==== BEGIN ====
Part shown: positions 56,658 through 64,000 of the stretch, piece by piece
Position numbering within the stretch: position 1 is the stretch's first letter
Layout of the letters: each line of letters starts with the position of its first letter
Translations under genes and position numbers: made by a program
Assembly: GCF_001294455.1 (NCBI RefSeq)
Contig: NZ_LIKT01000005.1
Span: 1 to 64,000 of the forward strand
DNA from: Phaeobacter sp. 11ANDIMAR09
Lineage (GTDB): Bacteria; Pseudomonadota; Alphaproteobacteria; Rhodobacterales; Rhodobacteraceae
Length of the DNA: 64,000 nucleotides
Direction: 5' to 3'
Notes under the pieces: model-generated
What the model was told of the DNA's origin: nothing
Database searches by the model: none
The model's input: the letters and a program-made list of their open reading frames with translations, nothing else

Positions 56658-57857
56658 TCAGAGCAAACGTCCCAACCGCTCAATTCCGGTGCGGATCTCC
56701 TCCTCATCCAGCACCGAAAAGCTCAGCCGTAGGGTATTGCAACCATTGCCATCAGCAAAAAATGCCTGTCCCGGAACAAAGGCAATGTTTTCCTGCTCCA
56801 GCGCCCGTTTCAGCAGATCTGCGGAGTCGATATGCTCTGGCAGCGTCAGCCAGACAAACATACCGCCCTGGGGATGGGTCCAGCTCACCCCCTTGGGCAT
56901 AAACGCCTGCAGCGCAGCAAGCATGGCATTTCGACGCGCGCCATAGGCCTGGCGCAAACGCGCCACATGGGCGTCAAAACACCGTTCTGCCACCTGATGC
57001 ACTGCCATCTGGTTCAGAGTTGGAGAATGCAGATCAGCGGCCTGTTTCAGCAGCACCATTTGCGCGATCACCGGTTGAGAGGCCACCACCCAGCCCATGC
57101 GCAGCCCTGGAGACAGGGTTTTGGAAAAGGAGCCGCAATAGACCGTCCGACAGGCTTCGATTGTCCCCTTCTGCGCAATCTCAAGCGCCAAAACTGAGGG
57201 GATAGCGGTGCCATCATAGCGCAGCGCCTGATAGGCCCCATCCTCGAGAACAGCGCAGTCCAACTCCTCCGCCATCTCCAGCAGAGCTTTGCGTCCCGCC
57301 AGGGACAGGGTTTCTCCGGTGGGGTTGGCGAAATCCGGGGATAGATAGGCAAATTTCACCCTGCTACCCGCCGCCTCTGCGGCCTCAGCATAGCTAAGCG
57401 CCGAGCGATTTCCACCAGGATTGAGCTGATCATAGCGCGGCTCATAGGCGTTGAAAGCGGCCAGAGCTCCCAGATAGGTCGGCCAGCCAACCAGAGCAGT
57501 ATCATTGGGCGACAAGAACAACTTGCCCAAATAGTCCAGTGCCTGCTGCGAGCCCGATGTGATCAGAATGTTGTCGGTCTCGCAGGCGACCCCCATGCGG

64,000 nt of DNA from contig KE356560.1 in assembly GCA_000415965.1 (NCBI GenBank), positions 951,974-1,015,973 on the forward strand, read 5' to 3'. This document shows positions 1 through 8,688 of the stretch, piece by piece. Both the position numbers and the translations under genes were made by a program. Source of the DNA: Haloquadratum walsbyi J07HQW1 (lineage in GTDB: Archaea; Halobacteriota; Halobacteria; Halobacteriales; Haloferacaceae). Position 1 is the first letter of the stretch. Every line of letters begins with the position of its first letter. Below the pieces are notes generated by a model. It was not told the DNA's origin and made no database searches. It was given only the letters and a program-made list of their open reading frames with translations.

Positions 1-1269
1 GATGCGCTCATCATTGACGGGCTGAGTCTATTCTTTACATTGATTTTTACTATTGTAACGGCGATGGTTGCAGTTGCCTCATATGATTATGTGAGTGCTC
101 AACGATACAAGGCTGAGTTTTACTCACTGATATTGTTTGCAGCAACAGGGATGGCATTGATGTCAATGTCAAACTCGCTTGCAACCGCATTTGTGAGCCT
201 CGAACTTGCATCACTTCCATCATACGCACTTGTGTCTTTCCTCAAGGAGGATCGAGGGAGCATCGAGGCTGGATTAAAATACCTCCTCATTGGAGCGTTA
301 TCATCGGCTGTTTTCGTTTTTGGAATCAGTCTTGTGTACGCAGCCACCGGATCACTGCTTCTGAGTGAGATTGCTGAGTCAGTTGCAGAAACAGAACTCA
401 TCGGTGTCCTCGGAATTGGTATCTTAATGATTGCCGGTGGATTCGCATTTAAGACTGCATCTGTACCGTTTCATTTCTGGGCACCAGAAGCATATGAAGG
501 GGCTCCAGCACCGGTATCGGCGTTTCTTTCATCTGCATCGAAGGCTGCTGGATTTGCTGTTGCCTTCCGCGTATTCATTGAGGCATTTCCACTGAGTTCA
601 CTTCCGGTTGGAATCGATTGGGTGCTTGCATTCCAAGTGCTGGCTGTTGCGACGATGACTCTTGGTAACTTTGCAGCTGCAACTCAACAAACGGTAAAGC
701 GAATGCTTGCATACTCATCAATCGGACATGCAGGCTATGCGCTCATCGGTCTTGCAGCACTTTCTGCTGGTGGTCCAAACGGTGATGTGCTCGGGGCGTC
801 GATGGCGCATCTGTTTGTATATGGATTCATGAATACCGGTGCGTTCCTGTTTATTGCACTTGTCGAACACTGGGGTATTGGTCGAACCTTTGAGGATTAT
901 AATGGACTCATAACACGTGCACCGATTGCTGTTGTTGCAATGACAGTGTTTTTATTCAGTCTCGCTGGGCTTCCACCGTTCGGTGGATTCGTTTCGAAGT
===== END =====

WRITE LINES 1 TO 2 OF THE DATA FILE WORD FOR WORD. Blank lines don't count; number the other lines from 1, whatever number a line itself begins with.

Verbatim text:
Part shown: positions 56,658 through 64,000 of the stretch, piece by piece
Position numbering within the stretch: position 1 is the stretch's first letter